2018 Goals


Assemble a Print and Play Game

For several years I have wanted to make Sharks and Jets. This is a West Side Story themed tactical dance combat hex and counter game. This is the year it finally happens. I am already making my supply list that I need.

No Unplayed Games
We spent all of 2017 playing all of the games that we had owned and had played at least one time. We participated in several math trades throughout the year. For the most part we did not play those games, and they have really piled up. At this point we have 31 unplayed games. We do have a plan though. In 2018, we are planning to write at least two blog post a week. I think our current average is somewhere around three. Each week we will play one new game, and we will then do some other kind of post. At one new game a week, we should easily be able to manage no unplayed games by the end of the year-even if we buy and trade for other games throughout the year.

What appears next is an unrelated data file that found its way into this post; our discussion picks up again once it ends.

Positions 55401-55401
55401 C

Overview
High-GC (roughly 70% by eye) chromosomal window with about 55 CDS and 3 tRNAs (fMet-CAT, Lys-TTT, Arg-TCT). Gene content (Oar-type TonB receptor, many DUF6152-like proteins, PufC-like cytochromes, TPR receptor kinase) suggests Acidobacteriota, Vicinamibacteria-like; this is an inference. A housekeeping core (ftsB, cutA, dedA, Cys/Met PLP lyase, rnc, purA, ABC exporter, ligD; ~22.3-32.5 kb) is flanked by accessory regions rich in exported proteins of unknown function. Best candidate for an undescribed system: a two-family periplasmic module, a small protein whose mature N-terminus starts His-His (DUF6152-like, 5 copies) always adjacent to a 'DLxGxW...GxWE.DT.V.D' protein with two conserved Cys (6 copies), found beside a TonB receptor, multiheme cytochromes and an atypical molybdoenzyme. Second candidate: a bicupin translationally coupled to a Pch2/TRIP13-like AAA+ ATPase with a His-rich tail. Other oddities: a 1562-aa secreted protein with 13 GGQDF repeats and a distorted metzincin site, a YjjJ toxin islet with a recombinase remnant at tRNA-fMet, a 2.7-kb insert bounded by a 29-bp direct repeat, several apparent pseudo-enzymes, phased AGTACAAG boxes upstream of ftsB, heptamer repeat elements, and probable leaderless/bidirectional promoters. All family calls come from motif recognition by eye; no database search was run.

Star Wars Destiny 1x100

We are doing a 10x10 again this year, and we intentionally left this game off of it because we have bigger plans. We both really love Star Wars Destiny and we are hoping to play this game one hundred times this year. That is a lot, but when we break it down to just two times a week it seems more manageable.

Do Something Creative
I am not sure what though. It has been couple of years now since I have submitted a Federation Commander scenario, so I like the idea of researching a historical battle, adapting it, play testing, and then submitting it. However, I have a bit more ambitious idea as well. I want to write my own Mythos Tales case. I have a couple of ideas. I need to first deconstruct a case to get a feel for exactly how it lays out, but I think I could do it.